by Luke Kubic Cardinal Contributor
Cardinal student newspaper
Over spring break, I went on the S.O.U.L. trip to Browning, Mont. to work at the De La Salle School on the Blackfeet Indian Reservation.
CAPTION: Students who went on the S.O.U.L. trip to Montana.
At the school, our group worked with kids in grades 4-8, providing them with additional help in subjects that they were struggling with. At first, the kids were hesitant to open up to people that they had never met before, but they really opened up after the first day. It was a joy to get to know the kids, but it made it that much harder to say goodbye when it was time for us to leave.
When we were not working at the school, we were learning about the history of the Blackfeet or touring the city. We also got the opportunity to climb the Buffalo Jumps and snowshoe through Glacier National Park. Along our three-mile-hike through the 31 inches of snow, our tour guides would stop periodically to teach us about the park and the animals that lived there.
Working at the school and hiking through Glacier National Park were both great experiences, but this trip would not have been the same if it hadn’t been for the group I was with. I hardly knew anyone on this trip beforehand, but now I consider everyone in our group to be a friend. Before this trip, I was skeptical about giving up my spring break. But after this experience, I’m 100% sure that I made the right decision! To anyone who is considering going on a S.O.U.L. trip: Do it! You won’t regret it!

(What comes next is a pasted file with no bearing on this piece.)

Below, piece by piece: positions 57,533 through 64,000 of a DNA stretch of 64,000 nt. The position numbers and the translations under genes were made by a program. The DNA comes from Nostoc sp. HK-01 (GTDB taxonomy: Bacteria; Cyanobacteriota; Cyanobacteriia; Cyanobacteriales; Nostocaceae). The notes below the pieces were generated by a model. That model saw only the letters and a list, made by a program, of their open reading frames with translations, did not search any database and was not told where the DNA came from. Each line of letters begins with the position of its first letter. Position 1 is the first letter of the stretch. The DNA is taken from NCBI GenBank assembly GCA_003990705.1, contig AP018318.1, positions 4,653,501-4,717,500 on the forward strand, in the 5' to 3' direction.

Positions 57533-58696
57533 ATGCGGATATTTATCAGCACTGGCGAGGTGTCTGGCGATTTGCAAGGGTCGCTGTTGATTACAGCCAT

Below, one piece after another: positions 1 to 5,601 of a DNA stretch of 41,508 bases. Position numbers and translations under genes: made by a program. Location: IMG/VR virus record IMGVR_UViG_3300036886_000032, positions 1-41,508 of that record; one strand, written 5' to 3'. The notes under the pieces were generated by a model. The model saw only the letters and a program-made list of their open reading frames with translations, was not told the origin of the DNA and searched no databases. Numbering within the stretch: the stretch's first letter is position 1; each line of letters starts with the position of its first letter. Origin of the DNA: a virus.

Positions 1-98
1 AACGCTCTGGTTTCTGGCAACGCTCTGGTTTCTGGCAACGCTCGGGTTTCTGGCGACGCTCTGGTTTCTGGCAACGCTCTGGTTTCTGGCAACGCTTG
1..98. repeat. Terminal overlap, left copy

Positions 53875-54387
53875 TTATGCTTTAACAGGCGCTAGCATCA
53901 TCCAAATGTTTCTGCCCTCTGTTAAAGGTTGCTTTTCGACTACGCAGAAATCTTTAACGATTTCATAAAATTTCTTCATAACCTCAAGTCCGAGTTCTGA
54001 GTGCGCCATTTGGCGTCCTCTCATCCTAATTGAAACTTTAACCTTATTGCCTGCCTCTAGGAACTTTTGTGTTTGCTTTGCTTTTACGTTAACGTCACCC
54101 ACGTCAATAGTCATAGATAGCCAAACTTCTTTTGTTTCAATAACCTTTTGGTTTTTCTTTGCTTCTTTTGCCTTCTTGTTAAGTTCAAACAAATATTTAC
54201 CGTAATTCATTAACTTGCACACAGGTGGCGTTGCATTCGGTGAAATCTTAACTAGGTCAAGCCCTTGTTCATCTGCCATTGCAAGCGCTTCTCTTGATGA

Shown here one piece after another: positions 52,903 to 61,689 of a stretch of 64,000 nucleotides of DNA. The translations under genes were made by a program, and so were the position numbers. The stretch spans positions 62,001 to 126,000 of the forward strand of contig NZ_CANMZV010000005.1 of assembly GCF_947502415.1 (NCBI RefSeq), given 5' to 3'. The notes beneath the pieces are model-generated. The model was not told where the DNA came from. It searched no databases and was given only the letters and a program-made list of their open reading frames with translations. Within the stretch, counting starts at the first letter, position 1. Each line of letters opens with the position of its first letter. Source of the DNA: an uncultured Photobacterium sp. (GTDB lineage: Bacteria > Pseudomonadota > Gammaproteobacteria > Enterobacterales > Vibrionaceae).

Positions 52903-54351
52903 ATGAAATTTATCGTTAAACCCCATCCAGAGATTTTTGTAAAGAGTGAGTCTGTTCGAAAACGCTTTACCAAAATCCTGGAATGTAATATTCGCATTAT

St. Louis, Missouri
by Nicky Becher, Cardinal Contributor
Cardinal student newspaper
This past spring break I was fortunate to take part in a SOUL trip to St. Louis with an outstanding group of people. We got to know each other very well on the trip, thanks in part to the fact that our living quarters contained one bathroom for 19 people, and we shared many fun and exciting experiences.
Throughout the week we worked on one house in North St. Louis that was part of a program called the Solomon Project. The idea of this project is to renovate abandoned houses and turn them into safe homes. Everyone enjoyed working on the house and seeing the progress we were making, but a highlight of the trip for many of us was the time we spent with a woman named Toni. Toni and her family currently live in a Solomon Project house and were generous enough to visit and share their story of difficulties and triumphs. Each of us took away different things from their story, but I think I can safely say that Toni and her family made an impression on all of us.
On another evening, after working on the house, we visited Christian Brothers College High School. We met some faculty and students who showed us around their beautiful school. It was nice to spend time with other students who are dedicated to fol- lowing La Salle’s mission.